My favorite Mary Poppins advice is this: “A spoonful of sugar helps the medicine go down.” I use this often as a way of spinning an unpleasant task into something enjoyable.
History has been kind of like medicine in my mind, a necessary evil you had to take in high school and college. I blame it on Eunice High School football coaches who sucked every bit of sweetness, all of “the story”, out of the medicine of history. I unfortunately grew up equating history with boring lectures and memorizing unrelated facts, which I promptly forgot after tests. I admire folks who casually bring all kinds of historical stories into conversation as if people and events of hundreds of years ago were personal. Hmm, how did they learn to do that?
Then I discovered documentaries and realized that history comes alive in the hand of a good storyteller. Although I like all kinds of documentaries, Ken Burns is one of the best at this craft. His productions make history go down with an entertaining sweetness that would win Mary Poppins approval. What makes his films so absolutely compelling? He is a master storyteller.
The latest Ken Burns film is called the Dust Bowl, which aired recently on PBS. I am in the middle of this two-part, four-hour documentary. Boring medicine? No way. It is absolutely riveting because of the stories told from people who actually lived through this horrible season. The bonus for me is the connection of their stories to my own.
I grew up in the very corner of southeast New Mexico. My parents were both from Oklahoma and dad’s family were wheat farmers. Great-grandpa George and Grandpa Ivan farmed together. Every summer they needed extra hands to get the wheat cut, so we would load up the station wagon right after school was out and drive 510 miles to the border of Oklahoma and Kansas to Burlington, pop. 153. I remember learning how to drive on those trips, dodging tumbleweeds blowing across long, lonely two lane roads. The highlight of a typical trip was a stop for burritos and bubble gum at the Allsups in Pampa. We always knew when we were getting close because grain elevators began to rise up replacing pump jacks and cotton fields turned into wheat. When we would pull over on the side of the road to use the bathroom (oh yes, we did) I have memories of the station wagon door getting caught by the wind and being flung open with a wrenching grind. The sand from the ditches would whirl into the car flinging grit on everything inside.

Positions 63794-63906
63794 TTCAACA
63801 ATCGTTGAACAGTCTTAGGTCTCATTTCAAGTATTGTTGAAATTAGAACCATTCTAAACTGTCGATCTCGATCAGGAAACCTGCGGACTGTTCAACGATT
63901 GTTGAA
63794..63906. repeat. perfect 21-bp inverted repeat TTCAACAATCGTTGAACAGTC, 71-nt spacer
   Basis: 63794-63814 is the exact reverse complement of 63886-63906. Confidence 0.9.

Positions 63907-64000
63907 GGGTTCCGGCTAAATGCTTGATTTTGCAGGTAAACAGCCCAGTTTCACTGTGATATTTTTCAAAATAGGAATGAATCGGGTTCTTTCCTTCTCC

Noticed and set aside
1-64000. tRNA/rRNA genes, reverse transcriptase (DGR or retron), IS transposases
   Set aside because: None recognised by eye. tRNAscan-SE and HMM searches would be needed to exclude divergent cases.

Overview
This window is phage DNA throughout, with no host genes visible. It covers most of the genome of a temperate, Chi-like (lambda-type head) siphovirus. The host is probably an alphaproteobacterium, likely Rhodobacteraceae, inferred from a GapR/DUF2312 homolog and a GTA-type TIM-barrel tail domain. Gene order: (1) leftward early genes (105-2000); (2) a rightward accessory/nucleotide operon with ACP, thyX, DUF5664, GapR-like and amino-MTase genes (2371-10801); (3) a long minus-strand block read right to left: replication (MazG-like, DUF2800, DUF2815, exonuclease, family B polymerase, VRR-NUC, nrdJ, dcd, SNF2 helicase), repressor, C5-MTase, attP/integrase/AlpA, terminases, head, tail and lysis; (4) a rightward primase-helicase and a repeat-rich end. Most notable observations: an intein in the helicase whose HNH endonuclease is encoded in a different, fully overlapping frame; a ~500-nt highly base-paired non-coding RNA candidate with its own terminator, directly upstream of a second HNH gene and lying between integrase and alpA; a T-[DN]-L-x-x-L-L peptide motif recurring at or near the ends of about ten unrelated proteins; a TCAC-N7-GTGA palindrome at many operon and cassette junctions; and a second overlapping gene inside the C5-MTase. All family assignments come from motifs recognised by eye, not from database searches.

After marrying Todd, we would travel from Abilene, Texas to his home in Colorado a few times a year. This trip would take us on the back roads of the Texas panhandle and through the northeast corner of New Mexico. The stark beauty of that drive always seemed to make me melancholy. The dirt roads leading to small forgotten homesteads with their lazily spinning windmills, the vast sea of sky and the wind, always the wind. I now realize that the ghosts of so many difficult and heart wrenching stories float around that landscape in an almost physical presence. The cassette tape of Bruce Hornsby that we played over and over probably added to the haunting feeling of that long drive.
I am just fascinated by the stories told in this film. Not only do the landscapes and town names all seem familiar, but the people telling their stories remind me so much of my grandparents. Their turns of phrase and mannerisms echo things I’ve heard my whole life. What a hard, desperate time it was for those people living in the 30s during the dust bowl days. As I watch this documentary, I gain a new appreciation for how that period of time must have shaped the generation who survived those days. I want to sit down and ask my two remaining grandmothers to tell me their stories. Perhaps I will share them here sometime soon.
Regardless of your interest in the effects of one of the worst environmental disasters in US history, this documentary relates a good story of the grit and perseverance of people determined to survive. In the long days of winter ahead, I think this film would redeem time spent in front of a screen. You can watch in its entirety on the PBS website.
An interesting book that goes right along with this story is The Worst Hard Time by Timothy Egan. We have so much to learn from the stories of our past and I am thankful that no matter how old I get, the love of learning is fresher than ever. For me, a good story is the sugar that helps the medicine go down.